The renaming of the Mughal Museum in Agra by Uttar Pradesh Chief Minister Yogi Adityanath after Maratha warrior Shivaji has opened a Pandora’s box.

Even as the officials of the Tourism department were scratching their heads to find a cogent link of Shivaji with Agra, the Jat Mahasabha on Friday presented a memorandum addressed to the Chief Minister to the district administration demanding that the museum be named after Jat ruler Surajmal as he ruled parts of the Braj area for a significant period of time and he and his son Jawahar Singh emerged as strong counter forces to the Mughals in the region.

Kaptan Singh Chahar, the district president of the Mahasabha, said that though they had great respect for Chhatrapati Shivaji, he didn’t do much for the region.

“In fact, when he was imprisoned by the Mughals during Aurangzeb’s reign, Raja Surajamal’s forefather Rajaram Jat helped him escape from Agra when he was imprisoned in the haveli of Ram Singh,” he claimed.

‘Getting bizarre’

Ali Nadeem Rezavi, eminent historian and former chairperson of the history department at Aligarh Muslim University, said it is getting bizarre by the day. “Having burned the bones of Akbar by digging up his grave (in Sikandra), they (Jats) have a better claim for the museum!” he wondered.

Mr. Chahar said it was a reaction to the brutal killing of farmer rebel Gokula during Aurangzeb’s reign.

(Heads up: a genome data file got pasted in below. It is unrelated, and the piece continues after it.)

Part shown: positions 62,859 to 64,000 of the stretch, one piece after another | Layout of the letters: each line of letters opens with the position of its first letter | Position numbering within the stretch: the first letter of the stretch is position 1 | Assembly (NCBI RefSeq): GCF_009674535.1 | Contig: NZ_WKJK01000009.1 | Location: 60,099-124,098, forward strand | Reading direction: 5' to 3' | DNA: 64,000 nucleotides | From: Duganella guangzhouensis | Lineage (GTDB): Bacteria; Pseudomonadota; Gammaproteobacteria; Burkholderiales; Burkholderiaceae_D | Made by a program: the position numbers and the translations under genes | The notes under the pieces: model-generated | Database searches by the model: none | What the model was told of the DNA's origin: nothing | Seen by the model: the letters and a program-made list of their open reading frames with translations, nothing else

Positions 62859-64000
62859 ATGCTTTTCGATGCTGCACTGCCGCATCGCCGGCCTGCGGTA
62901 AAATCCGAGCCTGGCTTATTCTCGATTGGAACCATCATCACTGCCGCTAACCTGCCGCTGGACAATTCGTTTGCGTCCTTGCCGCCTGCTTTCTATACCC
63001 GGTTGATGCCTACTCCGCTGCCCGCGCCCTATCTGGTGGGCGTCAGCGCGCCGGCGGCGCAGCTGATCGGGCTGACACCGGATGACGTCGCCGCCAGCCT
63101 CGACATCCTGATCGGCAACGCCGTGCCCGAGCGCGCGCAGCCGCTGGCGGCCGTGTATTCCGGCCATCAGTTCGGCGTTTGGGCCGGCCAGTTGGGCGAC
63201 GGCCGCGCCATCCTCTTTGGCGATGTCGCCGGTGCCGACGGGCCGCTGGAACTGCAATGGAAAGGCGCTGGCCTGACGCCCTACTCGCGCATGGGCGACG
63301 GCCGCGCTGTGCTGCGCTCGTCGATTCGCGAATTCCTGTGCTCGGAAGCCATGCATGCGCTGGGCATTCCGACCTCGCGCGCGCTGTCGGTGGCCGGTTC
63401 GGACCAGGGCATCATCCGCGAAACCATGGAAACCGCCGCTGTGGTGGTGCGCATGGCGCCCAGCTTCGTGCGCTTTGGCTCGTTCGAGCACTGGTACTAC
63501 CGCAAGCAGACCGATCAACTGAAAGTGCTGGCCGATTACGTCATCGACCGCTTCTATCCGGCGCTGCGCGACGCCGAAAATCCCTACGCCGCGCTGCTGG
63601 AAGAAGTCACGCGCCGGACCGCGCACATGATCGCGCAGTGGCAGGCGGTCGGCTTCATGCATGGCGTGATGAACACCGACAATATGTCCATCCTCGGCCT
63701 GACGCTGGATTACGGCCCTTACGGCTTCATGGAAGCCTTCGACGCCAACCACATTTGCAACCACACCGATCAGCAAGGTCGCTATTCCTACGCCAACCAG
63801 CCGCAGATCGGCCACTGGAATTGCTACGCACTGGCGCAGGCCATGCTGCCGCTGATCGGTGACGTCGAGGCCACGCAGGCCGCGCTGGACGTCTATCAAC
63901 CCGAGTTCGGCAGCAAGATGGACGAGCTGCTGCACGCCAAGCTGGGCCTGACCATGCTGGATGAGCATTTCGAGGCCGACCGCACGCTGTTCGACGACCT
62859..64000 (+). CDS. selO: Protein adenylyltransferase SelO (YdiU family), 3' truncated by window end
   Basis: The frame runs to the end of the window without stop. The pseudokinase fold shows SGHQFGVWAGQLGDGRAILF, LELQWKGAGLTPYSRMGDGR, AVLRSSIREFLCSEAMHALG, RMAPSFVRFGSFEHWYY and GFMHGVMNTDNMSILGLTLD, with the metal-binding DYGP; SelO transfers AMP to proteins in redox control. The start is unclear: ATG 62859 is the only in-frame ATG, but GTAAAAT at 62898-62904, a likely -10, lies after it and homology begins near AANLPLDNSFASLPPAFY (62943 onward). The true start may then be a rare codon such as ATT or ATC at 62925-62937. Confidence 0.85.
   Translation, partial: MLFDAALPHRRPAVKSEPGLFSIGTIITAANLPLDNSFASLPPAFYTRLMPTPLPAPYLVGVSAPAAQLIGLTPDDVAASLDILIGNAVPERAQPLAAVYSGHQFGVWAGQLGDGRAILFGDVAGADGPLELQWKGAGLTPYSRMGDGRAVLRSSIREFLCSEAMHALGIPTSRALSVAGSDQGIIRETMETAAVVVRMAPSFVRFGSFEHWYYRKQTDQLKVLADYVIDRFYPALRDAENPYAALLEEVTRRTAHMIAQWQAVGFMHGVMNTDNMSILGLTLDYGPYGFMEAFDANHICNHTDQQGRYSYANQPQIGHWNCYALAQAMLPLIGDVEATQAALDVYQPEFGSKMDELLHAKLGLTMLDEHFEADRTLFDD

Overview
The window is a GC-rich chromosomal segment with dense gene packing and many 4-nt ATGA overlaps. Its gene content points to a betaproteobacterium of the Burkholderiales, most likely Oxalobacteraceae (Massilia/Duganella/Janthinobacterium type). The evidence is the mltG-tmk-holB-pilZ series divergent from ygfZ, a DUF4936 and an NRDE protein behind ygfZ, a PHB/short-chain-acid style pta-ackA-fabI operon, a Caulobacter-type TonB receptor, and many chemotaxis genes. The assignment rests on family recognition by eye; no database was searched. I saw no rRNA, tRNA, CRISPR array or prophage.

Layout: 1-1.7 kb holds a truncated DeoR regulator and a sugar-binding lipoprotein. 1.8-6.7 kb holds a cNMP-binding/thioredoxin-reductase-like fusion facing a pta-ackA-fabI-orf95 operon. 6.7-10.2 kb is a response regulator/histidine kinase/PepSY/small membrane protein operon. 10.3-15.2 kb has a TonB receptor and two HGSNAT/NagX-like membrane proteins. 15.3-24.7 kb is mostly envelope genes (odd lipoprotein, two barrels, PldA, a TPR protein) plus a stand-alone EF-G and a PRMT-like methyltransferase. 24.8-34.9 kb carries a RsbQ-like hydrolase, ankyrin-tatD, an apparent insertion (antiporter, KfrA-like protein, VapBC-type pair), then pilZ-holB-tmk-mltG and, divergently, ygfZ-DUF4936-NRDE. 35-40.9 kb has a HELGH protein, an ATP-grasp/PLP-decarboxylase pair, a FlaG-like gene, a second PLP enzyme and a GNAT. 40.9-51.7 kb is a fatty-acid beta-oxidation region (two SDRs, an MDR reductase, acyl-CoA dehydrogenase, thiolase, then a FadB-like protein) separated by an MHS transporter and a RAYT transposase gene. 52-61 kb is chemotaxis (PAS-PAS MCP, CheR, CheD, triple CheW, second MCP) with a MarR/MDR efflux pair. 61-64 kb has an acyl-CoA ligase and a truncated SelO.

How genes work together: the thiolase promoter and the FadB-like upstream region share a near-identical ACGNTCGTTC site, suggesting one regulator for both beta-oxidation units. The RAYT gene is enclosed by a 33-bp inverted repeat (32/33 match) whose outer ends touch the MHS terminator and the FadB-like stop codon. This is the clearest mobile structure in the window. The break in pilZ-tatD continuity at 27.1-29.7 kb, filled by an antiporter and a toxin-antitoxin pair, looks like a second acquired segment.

U.P. Tourism department Deputy Director Amit Shrivastava said the government had roped in a private architectural firm, Archohm, to chalk out a business plan for the museum.

Sanctioned during the Samajwadi Party government, the museum is located on the eastern gate of the Taj Mahal. “It is a ₹194-crore project out of which ₹72 crore has been sanctioned so far. It will take at least a year for it to be completed.”

On what will be displayed in the museum, Mr. Shrivastava said it was still early days but confirmed a part of it would be dedicated to Braj culture.

Manvendra Kumar Pundhir, professor of history at AMU, said Braj culture had no links with Shivaji. “And if it is about Braj culture, how far will you go back? Will the Kushana artefacts also be included?” he said.

For Braj culture, he said, it would be better to create a research centre in Mathura or surrounding areas of archaeological importance.

Lamenting that we are living in times when ignorance and hate reigns supreme, Prof. Rezavi said, “To date, records of Mughal grants to Vrindavan temples survive.”

He felt as per well-laid-out traditions, the site of museum dictated the theme.

‘Continuous history’

Asking what’s in a name, Sugam Anand, head and professor of history at Dr. Bhimrao Ambedkar University, Agra, said the city’s history was not limited to one period. “It is almost a continuous history. So, if a museum is built, I believe it should showcase as many facets of its past as possible,” he said.

Remains of Buddhist, Jain, Shakya and Vaishnav temples have been found in the region, said Prof. Anand. Naming an institution, he said, was often a political tool used by the government of the day. “If it was named Mughal Museum, I would have still liked it to reflect a comprehensive study of Agra’s past and not just a part of medieval history.”

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